However, like breaking the four minute mile, the ceiling of what’s possible in rugby league has been raised and, even if the old rule set was reinstated, elements of the new style of play would remain. Unless the game is slowed down, it may well remain a game of possession. While I’m normally in favour of pushing the barriers of what’s humanly possible, we can only speculate as to where this might lead the sport over the coming years.
So why don’t we see these blowouts in other leagues?
Despite the margin heading higher but not exceeding previous year, there’s signs in the English game. The closest game in round 12 was a forfeit. Round 8 had the fourth highest margin in Super League history. St Helens are currently conceding points at just 7.6 points per game, better even than Penrith and the best in Europe since Wigan in the 1986-87 season. The league leading attack of Warrington is less impressive, merely being the best since the 2017 Tigers. Salford’s attack has only been good for 11.5 points per game, the least since 2-23 Swinton in 1991-92. Leigh’s 0-12 record speaks for itself and their 39.1 points conceded per game is the seventh worst in the entire history of English rugby league dating back to 1895, sitting behind six Super League teams who managed to combine for 15 wins and 2 draws from 155 matches.
In Queensland Cup, Wynnum’s 34.0 points scored per game and 18.2 points conceded per game are only 16th and 52nd best marks in that competition. The Capras’ 16.1 points scored per game and the Cutters’ 33.6 points conceded per game are 26th and 27th worst, respectively. In all, it seems rather balanced. Despite this, the two leading teams each have more competition points than the bottom five combined, which includes three unaffiliated clubs.
It may just be that not enough set restarts have been called for it to be a sufficiently significant threat to fluster teams even in the absence of the six again call.
But we see a similar decline in penalties awarded.
Albeit, in percentage terms, it’s less significant in state cups than the NRL. Comparing the average penalties across 2016 to 2019 to the number called in 2021, 52% of penalties have been eliminated in NRL, compared to only 33% in Queensland Cup and 44% in NSW Cup.
It may be that in these leagues, the players aren’t athletic or skilled or coached well enough to implement the strategies used by Melbourne and Penrith in the NRL. Most of the NRL – and the Queensland Maroons, for that matter – haven’t come to grips with it yet, so it’s questionable whether we would have expected reserve graders to have mastered the new game. It may be that the spread of talent across the leagues is greater than the NRL and the effects are concealed within the typically higher scoring. It could be that Super League never adopted the second referee and state cup did so only sporadically and so the “change” back to one ref has had comparatively less impact on those competitions.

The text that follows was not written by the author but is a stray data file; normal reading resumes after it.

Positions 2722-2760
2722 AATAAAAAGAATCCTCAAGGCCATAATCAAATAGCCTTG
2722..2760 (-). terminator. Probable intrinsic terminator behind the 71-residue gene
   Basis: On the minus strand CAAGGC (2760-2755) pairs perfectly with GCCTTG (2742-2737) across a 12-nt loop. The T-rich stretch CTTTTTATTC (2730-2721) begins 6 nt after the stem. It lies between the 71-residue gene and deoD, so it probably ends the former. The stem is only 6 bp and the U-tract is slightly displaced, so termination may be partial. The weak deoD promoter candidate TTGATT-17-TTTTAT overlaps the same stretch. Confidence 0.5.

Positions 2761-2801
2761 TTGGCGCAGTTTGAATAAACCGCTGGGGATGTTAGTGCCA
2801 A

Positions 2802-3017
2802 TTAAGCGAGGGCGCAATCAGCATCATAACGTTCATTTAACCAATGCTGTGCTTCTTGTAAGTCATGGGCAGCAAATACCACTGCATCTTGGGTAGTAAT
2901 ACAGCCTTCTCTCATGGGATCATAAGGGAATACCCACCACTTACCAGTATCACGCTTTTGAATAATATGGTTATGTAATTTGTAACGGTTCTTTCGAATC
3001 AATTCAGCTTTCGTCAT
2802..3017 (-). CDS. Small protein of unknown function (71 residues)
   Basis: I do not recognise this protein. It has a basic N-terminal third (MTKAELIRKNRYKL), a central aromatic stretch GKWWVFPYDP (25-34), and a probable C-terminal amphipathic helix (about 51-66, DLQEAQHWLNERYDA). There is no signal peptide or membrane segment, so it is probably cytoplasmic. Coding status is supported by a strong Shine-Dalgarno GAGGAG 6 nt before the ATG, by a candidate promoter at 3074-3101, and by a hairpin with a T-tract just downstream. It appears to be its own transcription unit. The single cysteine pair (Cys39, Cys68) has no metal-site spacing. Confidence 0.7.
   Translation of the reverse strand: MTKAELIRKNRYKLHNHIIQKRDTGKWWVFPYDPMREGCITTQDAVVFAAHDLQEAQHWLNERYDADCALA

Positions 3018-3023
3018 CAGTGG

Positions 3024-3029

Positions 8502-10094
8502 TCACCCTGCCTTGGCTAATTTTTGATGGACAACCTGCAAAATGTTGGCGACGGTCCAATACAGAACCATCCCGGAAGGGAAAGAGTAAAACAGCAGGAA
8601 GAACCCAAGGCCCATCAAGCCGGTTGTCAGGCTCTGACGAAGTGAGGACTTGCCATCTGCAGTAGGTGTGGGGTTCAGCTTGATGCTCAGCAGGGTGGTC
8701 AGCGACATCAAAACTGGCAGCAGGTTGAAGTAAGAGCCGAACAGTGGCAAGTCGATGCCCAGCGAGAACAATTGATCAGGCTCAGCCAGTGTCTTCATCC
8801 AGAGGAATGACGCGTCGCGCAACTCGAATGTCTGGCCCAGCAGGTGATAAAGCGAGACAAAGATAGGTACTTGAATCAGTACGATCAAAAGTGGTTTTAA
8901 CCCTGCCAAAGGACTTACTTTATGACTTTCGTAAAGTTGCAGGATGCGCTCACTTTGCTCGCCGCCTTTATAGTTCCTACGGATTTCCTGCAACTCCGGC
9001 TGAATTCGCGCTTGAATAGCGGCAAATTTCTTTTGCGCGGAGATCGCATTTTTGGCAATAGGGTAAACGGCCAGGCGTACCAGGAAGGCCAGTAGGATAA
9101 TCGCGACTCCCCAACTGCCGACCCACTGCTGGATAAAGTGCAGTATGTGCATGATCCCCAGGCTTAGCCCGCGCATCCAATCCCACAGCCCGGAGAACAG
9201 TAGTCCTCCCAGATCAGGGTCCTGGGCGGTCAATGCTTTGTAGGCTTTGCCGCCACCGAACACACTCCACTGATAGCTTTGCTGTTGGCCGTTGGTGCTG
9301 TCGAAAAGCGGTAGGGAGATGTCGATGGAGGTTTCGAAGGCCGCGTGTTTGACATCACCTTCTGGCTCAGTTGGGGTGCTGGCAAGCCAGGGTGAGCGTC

It may, as in the NRL and Super League in 2020, take time for the changes to fully percolate through. It will be worth watching other leagues to see how they adapt to the play on a year’s delay. More data should help isolate what’s happening and prove or disprove any hypotheses.
It is, as I said, complicated.
Rugby league is an entirely artificial space. There is no natural order. We can decide what we want to see and there is no reason why would should have implemented these rules. They do not serve their intended purpose and the second order impacts, unknown at the time of implementation due to a lack of trialling, have made the NRL demonstrably worse.
Any defence of the rule changes starts with the presumption that they need to remain and only require modification but this flies in the face of the common sense decision making framework used previous administrators to improve the game. We must ask ourselves what purpose the changes were meant to serve, if that’s been accomplished and if not and what reasoning there is to continue with it. If the goal was to punish teams for losing, then it’s mission accomplished but if the goal was to entertain, it’s been sadly lacking.
The concern is that in a World Cup year, assuming it goes ahead at all, will see minnows will face off against Australian and New Zealander sides principally comprising players from Penrith and Melbourne. If full time professionals get blown off the park by these players, what hope is there for nations whose teams are made up of part timers and amateurs? It could get ugly and it will be embarrassing and it will reflect the shortage of common sense decision making at all levels of rugby league adminstration.
But until someone smarter than me works out what’s really going on, the best we can hope is the World Cup is refereed as the lower tiers of the sport are and hope that the next round of band-aid solutions, rumoured to already be in the works, somehow fixes the problem by accident.